Chance B. Liscomb was born in Richmond, Virginia and grew up in the Shenandoah Valley. In 1990, he earned a Bachelor of Arts in speech communications from George Mason University. Shortly thereafter, he served in the United States Peace Corps in Mali, West Africa, from 1991-1993. Upon completion of his service, he returned to George Mason and earned a Master of Arts in education. In 1996, he went abroad for three years to teach art at the America School of Las Palmas, Gran Canaria, Spain.
Upon returning stateside, Liscomb taught high school art education while furthering his education at Virginia Commonwealth University. There he earned a Master in Arts in Interdisciplinary Studies, specializing in sculpture and painting. Post-graduation, he served as an adjunct professor in art education at Lord Fairfax Community College. Most recently, he ventured to East Lansing to reside with his fiancé and expand his art portfolio.
The subject I chose to paint came to me from the thick white creamy paint at the bottom of a rusted paint bucket…I saw the icing on the cake. My inspiration to create in this style developed from my growing intrigue in the artistic journey of Wayne Thiebaud (1920- 2015). I like the colorful common placed objects he paints, from pastries and pies to lipsticks and gumball dispensers.
I am a sculptor; however, I enjoy painting inside through the winter months when the studio becomes too cold for my hands to sculpt. While transitioning back and forth, I find that painting and sculpture complement one another. In both, the materials are central in my works because the materials suggest ideas and guide my thoughts. Rather than controlling the process of creating, I revel in the uncertainty of art and ideas as the materials unfold and reveal their potential. I embrace the risks, the complexities, the chaos and the spontaneity of making art. I like to play and learn from my mistakes as I tackle them as opportunities. Art seems to undo me and take me apart.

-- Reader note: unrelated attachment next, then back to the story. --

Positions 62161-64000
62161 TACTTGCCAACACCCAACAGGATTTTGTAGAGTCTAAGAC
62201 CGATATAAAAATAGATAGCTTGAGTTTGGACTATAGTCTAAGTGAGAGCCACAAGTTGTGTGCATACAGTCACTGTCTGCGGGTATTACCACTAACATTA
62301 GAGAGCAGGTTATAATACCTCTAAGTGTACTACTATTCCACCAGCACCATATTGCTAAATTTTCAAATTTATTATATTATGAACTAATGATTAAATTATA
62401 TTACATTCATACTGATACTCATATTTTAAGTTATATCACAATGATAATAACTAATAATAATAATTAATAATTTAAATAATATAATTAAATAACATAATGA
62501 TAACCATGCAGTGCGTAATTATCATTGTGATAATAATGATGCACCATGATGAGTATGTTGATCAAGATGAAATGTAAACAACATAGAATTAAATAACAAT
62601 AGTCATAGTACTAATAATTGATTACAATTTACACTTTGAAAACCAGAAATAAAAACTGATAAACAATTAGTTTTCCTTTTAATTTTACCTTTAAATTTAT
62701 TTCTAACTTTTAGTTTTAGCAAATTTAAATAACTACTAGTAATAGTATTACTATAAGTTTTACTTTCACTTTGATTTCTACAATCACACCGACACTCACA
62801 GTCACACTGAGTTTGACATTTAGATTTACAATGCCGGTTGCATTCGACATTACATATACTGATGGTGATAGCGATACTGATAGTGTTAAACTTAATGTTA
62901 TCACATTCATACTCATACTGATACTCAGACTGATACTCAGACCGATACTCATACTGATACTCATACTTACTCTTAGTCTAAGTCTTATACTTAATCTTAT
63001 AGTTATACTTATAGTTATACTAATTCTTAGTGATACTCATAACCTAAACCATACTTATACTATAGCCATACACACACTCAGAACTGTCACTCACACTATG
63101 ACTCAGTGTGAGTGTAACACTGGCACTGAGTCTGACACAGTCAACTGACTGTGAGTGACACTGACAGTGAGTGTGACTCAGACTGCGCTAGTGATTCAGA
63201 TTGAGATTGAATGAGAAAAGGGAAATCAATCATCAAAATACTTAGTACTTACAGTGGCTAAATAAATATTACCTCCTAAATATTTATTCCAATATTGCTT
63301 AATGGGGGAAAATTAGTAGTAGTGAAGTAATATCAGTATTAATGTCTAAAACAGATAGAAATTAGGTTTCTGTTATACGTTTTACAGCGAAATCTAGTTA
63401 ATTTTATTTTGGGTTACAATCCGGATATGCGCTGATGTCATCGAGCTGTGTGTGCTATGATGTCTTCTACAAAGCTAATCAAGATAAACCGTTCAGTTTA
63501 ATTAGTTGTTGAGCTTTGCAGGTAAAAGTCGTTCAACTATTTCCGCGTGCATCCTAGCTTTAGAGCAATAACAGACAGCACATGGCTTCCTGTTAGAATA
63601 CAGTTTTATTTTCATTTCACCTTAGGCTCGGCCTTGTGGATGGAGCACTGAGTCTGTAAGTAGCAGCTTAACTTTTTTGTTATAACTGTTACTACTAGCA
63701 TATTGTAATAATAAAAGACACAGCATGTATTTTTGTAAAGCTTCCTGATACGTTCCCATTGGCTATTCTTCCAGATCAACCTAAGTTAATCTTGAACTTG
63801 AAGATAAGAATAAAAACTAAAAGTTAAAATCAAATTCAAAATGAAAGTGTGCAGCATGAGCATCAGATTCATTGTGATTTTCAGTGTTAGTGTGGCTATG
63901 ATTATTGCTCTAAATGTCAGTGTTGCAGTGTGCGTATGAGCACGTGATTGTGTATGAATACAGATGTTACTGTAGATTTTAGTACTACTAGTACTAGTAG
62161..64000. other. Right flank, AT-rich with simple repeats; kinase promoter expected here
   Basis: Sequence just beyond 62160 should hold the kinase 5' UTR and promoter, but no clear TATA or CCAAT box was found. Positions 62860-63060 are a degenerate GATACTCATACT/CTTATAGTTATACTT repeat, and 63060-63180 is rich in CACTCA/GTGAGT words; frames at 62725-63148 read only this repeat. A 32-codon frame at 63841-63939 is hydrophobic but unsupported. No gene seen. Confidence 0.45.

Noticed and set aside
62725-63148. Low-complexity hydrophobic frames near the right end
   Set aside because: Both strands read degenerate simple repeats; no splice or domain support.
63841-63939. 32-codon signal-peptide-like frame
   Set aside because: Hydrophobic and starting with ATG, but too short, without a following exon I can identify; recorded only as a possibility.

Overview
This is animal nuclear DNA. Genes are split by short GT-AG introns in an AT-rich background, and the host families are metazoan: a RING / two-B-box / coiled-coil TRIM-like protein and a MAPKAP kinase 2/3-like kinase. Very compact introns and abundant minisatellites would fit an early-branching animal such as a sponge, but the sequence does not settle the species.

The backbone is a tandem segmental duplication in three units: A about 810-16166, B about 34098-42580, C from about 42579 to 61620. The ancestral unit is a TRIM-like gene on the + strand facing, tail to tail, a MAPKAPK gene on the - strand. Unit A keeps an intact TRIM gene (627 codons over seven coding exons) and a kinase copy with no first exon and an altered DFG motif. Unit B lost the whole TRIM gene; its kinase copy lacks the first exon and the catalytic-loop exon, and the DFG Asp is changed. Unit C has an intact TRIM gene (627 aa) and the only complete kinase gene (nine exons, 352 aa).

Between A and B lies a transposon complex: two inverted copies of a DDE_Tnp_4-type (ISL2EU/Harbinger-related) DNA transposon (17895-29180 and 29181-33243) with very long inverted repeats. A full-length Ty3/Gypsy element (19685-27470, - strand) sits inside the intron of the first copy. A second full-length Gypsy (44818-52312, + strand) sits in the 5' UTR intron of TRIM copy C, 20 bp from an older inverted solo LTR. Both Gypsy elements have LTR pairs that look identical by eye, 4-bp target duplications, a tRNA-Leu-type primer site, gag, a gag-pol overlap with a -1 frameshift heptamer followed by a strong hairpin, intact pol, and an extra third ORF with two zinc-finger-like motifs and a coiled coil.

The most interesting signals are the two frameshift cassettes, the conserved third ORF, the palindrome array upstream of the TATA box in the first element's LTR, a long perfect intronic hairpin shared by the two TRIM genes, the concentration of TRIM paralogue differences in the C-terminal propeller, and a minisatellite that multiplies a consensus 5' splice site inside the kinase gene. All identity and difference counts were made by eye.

I believe only when our human spirit can overcome self-judgment, can we ascend to a child-like state made of pure play and wonderment. It is these playful moments of mistakes and corrections that keep me in the studio. I have humorous parents that instilled my love to play, build and create. I am grateful to them for raising this playfulness in me, which has remained. And in the words of Wayne Thiebaud, “If we don’t have a sense of humor, we lack a sense of perspective.” And this to me remains the icing on the cake.
Chance's work will be on exhibit at the Arts Council through the month of June, 2018, Monday - Friday from 9 a.m. - 5 p.m. An opening reception will be held on June 1, 2018 from 5-7 p.m. Stop by to meet Chance and talk with him about his work.